Exotic States

Recently the scientific community has witnessed what is called the golden age for heavy quarkonium physics, dawned a decade ago and initiated by the confluence of exciting advances in Quantum Chromodynamics (QCD) and an explosion of related experimental activity.

On the experimental side, everything started in 2003 when the Belle Collaboration reported the discovery what is now called the X(3872) (with more than 1000 citations, this is the most quoted result of the B-factories). Since then besides BABAR, BES, CLEO, and Fermilab, BESIII and LHC experiments have joined the search and the number of new states has increased dramatically. A wealth of exotic XYZ states, some of which manifestly exotic because charged, have been discovered at or above the strong decay thresholds of charmonium and bottomonium. (see Figure below). New forms of matter such as quark-gluon hybrids, mesonic molecules, and tetraquarks have been proposed. Experiments focused on the abundant production and systematic studies of the XYZ states are needed. Preferably, these should be performed using hadronic probes because the cross sections are expected to be very large. Therefore the LHCb at LHC-CERN and the future PANDA experiment at the Facility for Antiproton and Ion Research (FAIR) are particularly good to study these states.

From a theoretical point of view, heavy quarkonium physics experienced a breakthrough with the development of effective field theories. After the birth of nonrelativistic QCD (NRQCD) in 1986 and, in particular, of potential nonrelativistic QCD (pNRQCD) in 1998, one has been able to give a model-independent, QCD based approach to this field of research, where just the right degrees of freedom appear. These theories have become an important tool to compute physical observables incorporating corrections systematically through a suitable power counting.

Many of the new XYZ states are located close to or above threshold, making this energy region the most interesting one for theoretical and experimental studies. Because situation changes drastically at or above the open-flavor threshold, no EFT description has yet been constructed nor have the appropriate degrees of freedom been clearly identified for most of the new states. Concerning lattice studies, the threshold regions remain troublesome, calculations of excited states have been only recently pioneered and the full treatment of bottomonium on the lattice seems to be tricky.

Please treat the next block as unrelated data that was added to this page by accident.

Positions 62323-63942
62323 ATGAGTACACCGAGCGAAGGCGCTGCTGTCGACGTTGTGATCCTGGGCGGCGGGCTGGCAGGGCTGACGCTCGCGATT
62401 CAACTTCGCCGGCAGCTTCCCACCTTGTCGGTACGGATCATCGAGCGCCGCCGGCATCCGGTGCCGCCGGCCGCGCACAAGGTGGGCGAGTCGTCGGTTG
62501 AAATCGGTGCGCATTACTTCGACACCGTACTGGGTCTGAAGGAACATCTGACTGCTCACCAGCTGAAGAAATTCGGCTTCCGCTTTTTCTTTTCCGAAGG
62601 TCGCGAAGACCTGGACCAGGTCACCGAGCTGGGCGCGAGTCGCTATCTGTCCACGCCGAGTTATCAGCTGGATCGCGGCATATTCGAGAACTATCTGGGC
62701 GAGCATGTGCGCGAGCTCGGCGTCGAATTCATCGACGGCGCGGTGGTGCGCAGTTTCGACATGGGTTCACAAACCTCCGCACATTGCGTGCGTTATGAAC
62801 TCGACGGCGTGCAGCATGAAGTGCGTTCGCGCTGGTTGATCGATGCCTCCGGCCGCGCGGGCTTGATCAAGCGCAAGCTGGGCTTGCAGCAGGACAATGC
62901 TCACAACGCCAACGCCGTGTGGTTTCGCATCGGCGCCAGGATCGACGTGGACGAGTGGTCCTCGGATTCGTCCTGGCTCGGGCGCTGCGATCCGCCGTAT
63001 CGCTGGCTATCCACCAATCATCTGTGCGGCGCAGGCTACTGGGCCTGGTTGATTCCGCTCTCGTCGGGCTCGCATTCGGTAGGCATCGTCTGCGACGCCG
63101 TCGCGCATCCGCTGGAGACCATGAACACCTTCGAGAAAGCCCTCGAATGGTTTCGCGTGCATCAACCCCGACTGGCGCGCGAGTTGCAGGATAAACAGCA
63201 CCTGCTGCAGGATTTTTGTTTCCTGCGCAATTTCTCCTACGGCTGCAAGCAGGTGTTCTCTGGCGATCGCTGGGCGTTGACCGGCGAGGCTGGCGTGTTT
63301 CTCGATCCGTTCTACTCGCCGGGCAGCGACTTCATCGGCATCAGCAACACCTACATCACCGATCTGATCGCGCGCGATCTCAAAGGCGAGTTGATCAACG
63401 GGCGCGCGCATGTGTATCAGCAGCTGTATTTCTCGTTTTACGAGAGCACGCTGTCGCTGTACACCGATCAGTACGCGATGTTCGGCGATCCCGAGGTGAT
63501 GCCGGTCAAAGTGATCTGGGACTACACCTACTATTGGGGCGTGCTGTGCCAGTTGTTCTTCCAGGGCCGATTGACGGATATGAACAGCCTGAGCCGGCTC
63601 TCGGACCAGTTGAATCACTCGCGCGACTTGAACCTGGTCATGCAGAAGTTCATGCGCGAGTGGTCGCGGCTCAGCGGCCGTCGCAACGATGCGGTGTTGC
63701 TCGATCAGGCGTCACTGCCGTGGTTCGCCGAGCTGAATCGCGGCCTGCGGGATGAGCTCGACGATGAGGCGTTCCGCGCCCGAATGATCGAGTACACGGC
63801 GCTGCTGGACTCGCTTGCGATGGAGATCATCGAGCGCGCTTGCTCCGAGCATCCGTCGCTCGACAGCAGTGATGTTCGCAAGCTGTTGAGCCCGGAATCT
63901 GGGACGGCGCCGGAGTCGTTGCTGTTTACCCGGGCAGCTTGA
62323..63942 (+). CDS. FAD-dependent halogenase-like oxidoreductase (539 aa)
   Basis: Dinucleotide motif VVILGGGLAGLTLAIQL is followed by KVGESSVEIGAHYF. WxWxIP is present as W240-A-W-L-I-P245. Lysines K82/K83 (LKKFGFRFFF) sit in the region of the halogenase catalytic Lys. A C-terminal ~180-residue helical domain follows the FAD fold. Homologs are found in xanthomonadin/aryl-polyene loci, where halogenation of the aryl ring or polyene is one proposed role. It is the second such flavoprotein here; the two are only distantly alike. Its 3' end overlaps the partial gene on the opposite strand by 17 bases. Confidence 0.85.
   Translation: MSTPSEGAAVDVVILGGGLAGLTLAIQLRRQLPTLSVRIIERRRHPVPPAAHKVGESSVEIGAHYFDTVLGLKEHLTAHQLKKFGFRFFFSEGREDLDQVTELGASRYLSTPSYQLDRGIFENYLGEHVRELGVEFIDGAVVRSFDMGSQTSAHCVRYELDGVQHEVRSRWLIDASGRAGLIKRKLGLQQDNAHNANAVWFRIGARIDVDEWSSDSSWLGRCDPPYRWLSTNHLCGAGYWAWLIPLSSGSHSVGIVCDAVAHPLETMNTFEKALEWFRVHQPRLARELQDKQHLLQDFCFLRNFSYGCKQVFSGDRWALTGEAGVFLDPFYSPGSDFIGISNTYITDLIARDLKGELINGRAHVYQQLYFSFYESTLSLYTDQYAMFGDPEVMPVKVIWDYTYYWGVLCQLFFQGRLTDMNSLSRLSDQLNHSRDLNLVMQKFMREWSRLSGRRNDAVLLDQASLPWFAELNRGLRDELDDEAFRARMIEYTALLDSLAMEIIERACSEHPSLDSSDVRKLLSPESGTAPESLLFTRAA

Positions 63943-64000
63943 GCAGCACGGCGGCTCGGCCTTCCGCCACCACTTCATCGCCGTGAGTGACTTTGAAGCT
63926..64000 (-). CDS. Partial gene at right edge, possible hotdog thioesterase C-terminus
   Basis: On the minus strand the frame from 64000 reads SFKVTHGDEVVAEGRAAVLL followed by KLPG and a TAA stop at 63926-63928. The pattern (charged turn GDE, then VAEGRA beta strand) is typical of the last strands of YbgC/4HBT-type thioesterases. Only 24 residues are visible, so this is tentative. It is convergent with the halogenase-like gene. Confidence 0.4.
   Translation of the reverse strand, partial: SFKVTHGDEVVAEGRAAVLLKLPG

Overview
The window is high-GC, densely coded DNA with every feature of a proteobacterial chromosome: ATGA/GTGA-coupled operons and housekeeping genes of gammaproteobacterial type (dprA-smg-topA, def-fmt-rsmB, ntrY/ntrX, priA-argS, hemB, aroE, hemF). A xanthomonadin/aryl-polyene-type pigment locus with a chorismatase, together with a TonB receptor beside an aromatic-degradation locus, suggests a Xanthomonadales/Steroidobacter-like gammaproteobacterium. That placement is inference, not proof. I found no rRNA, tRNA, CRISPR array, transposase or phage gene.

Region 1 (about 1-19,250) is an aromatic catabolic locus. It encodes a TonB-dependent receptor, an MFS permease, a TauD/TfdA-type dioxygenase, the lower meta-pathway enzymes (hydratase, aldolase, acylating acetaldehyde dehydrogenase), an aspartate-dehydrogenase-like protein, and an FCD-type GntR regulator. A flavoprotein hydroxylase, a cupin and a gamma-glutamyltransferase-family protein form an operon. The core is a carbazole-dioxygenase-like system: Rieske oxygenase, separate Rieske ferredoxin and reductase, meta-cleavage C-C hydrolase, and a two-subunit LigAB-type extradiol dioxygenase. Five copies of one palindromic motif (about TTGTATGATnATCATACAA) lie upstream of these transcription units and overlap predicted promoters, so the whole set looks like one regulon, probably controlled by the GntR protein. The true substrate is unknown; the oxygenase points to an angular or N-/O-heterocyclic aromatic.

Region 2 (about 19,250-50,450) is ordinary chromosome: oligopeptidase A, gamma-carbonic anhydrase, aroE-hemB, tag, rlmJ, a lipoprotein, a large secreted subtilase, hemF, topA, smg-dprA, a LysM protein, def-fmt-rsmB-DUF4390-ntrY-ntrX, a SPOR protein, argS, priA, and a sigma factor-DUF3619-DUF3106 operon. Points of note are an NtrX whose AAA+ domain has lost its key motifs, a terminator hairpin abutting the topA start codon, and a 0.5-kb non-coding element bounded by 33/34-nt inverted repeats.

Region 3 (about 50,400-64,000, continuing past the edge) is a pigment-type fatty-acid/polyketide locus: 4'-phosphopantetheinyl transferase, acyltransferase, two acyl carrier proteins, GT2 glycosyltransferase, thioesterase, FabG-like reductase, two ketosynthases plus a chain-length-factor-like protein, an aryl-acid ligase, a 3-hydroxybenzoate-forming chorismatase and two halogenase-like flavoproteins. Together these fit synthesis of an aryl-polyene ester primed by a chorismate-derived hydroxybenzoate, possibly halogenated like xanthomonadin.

Our research aims at working out a systematic, model-independent and QCD-based description of the XYZ states. We want to take advantage of the nonrelativistic nature of these states and the appearance of a hierarchy of energy scales to construct adequate Effective Field Theories from the ones that we know at present. For instance, NRQCD is a good EFT for states close to and just above threshold, at least when their binding energies remain much smaller than the heavy-flavor mass.

Written by J. Segovia and J. Tarrus

People

Nora Brambilla, Antonio Vairo, Jaume Tarrus, Jorge Segovia, Matthias Berwein

Some related publications

N. Brambilla et al..
QCD and strongly coupled gauge theories: challenges and perspectives (Chapter IV)
Eur. Phys. J. C74 (2014) 2981
arXiv:1404.3723 Inspire

N. Brambilla et al.
Heavy quarkonium: progress, puzzles, and opportunities
Eur. Phys. J. C71 (2011) 1534
arXiv:1010.5827 Inspire